How a Green Energy Provider Used Dataplex for its Data Governance and Quality
Head for Analytics & Innovations, Casa Dos Ventos
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Brazil is one of the world’s most promising renewables markets, in which Casa Dos Ventos is a leading pioneer and investor. With our innovation and investments we are leading the transition into a more competitive and sustainable future.
At Casa Dos Ventos, we lean into ‘big data’ to support critical decisions for our business. Most of our data is stored in BigQuery, a serverless enterprise data warehouse. We constantly use innovative tools and services from Google Cloud to speed up our business more efficiently, promoting decarbonization at scale in real-life.
For example, in wind farm operations, the data is used to quantify energy production, losses and efficiency. For meteorological masts (also known as metmasts), the sensor data and configurations are constantly ingested and analyzed for their health. In newer and green field projects, we use data to make decisions on our investments.
We need trusted data to make these decisions to avoid going wrong with our goals around uptime, efficiency, and investment returns! However, controlling data quality has been a challenge for us, frequently leading us to data firefighting.
Previously, we built homegrown solutions that could have worked for us better — like setting rules and alerts in BI tools,or writing custom Python scripts. These approaches were hard to scale, standardize, and often costly.
To solve these problems, we turned to Dataplex, an intelligent data fabric that unifies distributed data, to achieve better data governance in our organization and build trust in the data. With Dataplex, we now have a very streamlined way of organizing our data, securing, and monitoring data for data quality.
We started Dataplex implementation with three key goals:
- Define a data governance framework for the organization.
- Create reports that routinely measure adherence to the framework.
- Create reports that routinely measure the quality of the data.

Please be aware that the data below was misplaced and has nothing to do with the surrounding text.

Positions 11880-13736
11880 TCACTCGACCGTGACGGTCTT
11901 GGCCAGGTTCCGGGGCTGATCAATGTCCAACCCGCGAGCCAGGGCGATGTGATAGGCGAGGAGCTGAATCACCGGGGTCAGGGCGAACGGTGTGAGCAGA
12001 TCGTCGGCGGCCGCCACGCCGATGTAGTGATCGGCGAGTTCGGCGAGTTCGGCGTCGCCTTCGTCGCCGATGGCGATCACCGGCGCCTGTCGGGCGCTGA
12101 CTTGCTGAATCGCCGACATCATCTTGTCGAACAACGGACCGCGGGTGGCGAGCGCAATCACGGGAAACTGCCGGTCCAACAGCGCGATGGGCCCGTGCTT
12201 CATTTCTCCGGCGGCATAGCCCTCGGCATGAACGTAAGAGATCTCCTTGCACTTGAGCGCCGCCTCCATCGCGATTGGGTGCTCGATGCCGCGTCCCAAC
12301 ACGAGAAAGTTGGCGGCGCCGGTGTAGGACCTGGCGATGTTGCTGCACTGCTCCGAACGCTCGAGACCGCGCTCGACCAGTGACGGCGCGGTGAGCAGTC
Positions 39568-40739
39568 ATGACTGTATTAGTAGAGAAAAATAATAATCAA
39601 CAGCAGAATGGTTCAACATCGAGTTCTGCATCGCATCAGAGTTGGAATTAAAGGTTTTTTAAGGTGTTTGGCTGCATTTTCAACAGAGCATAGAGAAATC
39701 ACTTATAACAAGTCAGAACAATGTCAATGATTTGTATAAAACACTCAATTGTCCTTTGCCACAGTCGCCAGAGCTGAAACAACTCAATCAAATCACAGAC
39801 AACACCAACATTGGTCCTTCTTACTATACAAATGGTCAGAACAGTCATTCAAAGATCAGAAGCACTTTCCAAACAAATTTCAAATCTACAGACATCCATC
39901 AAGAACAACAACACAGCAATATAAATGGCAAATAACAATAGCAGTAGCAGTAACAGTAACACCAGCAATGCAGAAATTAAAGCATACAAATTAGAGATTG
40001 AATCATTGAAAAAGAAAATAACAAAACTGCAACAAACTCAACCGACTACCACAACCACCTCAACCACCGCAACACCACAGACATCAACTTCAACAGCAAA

Let’s take a tour of how we do that today.
Define a data governance framework for the organization
We started by organizing the data in alignment with the business and then using Dataplex to set policies for this organization.
Dataplex abstracts away the underlying data storage systems by using the constructs like lake, data zone, and assets. We decided to map these constructs to our business with the following framework:
- Lake – One lake per department in the company
- Data Zone – Separate data in subareas using the zone
- Raw zone – Contains datasets used for raw tables or tables with few modifications / aggregations
- Curated zone – Contains datasets with aggregate tables or prediction tables (used by ML models)
This allowed us to set data permissions at a Lake or a Zone level. Dataplex then propagates permissions to the Assets in a zone continuously.
Create reports for data assets and govern data assets
To monitor our data’s governance stature, we have two reports that capture the current state.
The first report tracks the entire data estate. We used BigQuery APIs and developed Python scripts (scheduled by Composer) to extract the metadata of all BigQuery tables in the organization. It also measures critical aspects like # of documented tables and views.
Secondly, we also track our progress in continuously bringing our data estate into Dataplex governance. We followed the same process (API + Python code) to build the following dashboard. Currently, the datasets under Dataplex stand at 71.6% per this dashboard. Our goal is to get to 100% and then maintain that.
Dashboard Dataplex Analysis
Create data quality scans and reports
Once data is under management in Dataplex, we build data quality reports and a dashboard in Dataplex with a few simple clicks.
Multiple data quality scans run within Dataplex, one for each critical table.
To create rules we used the built-in rules but also created our own using custom SQL statements. For example, to make sure we do not ever have any rows that match a particular condition, we created a SQL rule that returns FALSE when we have even a single row matching the condition.
(SELECT COUNT(<columnX>) as count_values
WHERE `columnX` IS NULL and columnY<>"some string"
E.g., SQL rules
When these checks fail, we rely on the query shown by Dataplex AutoDQ to find the rows that failed.
To build a dashboard for data quality, we use the logs in Cloud Logging and set up a sink to BigQuery. Once the data lands in BigQuery, we create a view with following query:
jsonpayload_v1_datascanevent.type as type_scan_event,
SPLIT(jsonpayload_v1_datascanevent.datasource, '/')[offset(1)] datasource_project,
SPLIT(jsonpayload_v1_datascanevent.datasource, '/')[offset(3)] datasource_location,
SPLIT(jsonpayload_v1_datascanevent.datasource, '/')[offset(5)] datasource_lake,
SPLIT(jsonpayload_v1_datascanevent.datasource, '/')[offset(7)] datasource_zone,
FROM `datalake-cver.Analytics_Data_Quality_cdv.dataplex_googleapis_com_data_scan` DATA_SCAN
Creating this view enables separating data quality scan results by lake and zones.
We then use Tableau to:
- Create a dashboard and
- Send notifications by email for responsible users using alerts in Tableau
Here is our Tableau dashboard: